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Family finds mother "ice cold" and dead in nursing home

By Laura Kadechka   
July 7, 2009

New Port Richey, Florida -  Gloria Baral's family knew the 77-year-old was dying from cancer, but they never expected to be the ones to find her dead.

"Not in a nursing home, maybe in our house or something, but not in a nursing home," Baral's daughter told 10 Connects.

Family finds mother "ice cold" and dead in nursing homeShe asked we not name her because of her career in the medical field, but wants her mother's story heard.

On June 21st, she says she and her husband went to visit her mother after attending Sunday mass and dropping her daughter off at work.  She estimates their arrival at the facility was around 9:30 a.m. judging by her daughter's time card, which clocked her in at 9:18 a.m.  She says it's about a 10-15 minute from her daughter's place of employment to the Orchard Ridge Care and Rehabilitation Center where her mother was staying.
When she walked into her mother's room, she says she knew something was wrong because of the way her mother was sitting in her wheelchair.

"Her hand was on the ground and she was bent over in the wheelchair and evidentially nobody checked on her for I don't know how long," she said. "I walked over and I pushed on her chest a couple of times and she was ice cold.  I went for her pulse and her arm was ice cold."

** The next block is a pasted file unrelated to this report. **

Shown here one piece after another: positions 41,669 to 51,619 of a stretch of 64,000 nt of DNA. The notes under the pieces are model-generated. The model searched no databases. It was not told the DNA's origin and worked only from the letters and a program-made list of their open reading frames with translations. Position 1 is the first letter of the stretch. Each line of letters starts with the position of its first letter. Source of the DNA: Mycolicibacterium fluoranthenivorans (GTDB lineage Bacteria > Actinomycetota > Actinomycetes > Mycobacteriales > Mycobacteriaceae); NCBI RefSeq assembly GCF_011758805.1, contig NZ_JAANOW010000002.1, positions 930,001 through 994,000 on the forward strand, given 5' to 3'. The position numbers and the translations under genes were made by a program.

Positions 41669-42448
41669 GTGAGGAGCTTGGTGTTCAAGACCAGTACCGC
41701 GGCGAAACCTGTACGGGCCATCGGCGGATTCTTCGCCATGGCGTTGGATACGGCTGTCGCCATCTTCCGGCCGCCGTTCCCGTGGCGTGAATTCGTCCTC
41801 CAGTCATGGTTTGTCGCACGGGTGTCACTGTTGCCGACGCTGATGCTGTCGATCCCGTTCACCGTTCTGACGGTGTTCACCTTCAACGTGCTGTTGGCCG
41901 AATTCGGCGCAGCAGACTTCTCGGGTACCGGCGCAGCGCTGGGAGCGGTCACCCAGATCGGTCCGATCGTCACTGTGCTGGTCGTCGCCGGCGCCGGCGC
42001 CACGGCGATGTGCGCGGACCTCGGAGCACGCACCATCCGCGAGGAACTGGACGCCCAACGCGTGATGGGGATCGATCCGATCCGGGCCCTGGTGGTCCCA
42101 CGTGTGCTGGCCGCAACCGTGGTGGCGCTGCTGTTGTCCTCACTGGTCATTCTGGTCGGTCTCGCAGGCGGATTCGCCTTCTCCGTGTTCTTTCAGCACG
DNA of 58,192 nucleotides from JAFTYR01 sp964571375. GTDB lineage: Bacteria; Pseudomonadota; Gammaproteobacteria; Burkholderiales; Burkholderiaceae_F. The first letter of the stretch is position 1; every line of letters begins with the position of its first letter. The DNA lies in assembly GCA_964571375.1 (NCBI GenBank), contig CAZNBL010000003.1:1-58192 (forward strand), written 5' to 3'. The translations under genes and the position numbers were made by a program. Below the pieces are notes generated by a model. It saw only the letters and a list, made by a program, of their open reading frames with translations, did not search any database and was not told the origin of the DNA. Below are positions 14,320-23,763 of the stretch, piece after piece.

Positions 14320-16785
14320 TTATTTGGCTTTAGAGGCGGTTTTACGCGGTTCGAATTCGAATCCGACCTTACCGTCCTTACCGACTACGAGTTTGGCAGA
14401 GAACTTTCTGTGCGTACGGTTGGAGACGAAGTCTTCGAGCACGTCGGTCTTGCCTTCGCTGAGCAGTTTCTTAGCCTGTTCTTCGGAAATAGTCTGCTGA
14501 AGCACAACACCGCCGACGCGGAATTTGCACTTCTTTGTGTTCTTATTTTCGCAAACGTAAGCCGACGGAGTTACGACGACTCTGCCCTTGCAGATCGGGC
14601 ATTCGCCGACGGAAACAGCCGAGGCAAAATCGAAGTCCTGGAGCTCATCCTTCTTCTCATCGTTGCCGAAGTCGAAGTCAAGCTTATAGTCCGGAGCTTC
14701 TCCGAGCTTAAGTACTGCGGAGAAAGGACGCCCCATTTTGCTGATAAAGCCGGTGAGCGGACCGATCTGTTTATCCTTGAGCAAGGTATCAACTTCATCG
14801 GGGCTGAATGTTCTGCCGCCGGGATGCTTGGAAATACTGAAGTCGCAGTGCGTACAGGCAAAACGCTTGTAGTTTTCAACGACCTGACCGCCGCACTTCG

Gloria Baral was pronounced dead at 9 a.m. on June 21st, according to records from the funeral home.

Her daughter claims this time frame is impossible, telling 10 Connects, if that were the case, her body should have felt more warm.

"They said somebody was in there and they just recently checked on her and I said, 'If they did, why was she so cold and where was the call button?' There was nothing there for her to even push.  I don't know if she suffered in the end or what," said Baral's daughter.
The family has filed a complaint against Orchard Ridge with the Florida Agency for Health Care Administration, which oversees long term facilities.

The AHCA tells 10 Connects this is the first complaint against the facility and it is currently under review.

Orchard Ridge's administrator, Anita Faulman, would not comment on Baral's case, but issued this statement:

"As a healthcare provider we are obligated to follow stringent privacy regulations regarding both former and current residents.  We do, however, treat any family concerns with the highest regard.  The care and well-being of our residents is always our first priority.  I am personally available to communicate privately with any family members who have questions or concerns.
As administrator, I want to assure our families and the New Port Richey community that our caring team is committed to providing a safe and caring environment for our residents."

Baral's family says while they knew she was dying, they are upset they had to be the ones to find her dead.

"I don't think she would have wanted me to find her.  I think out of all the people to come find her, not me because I'm the only one she has left besides my children," said Baral's daughter.

The family tells 10 Connects they are not pursuing the case legally, hoping the state will properly handle their complaint.

We also contacted Florida's Long-term Care Ombudsman Program, a volunteer based organization which also investigates complaints. The Ombudsman program says during its last check of Orchard Ridge, residents appeared happy, clean, neatly dressed and, overall, satisfied with their stay.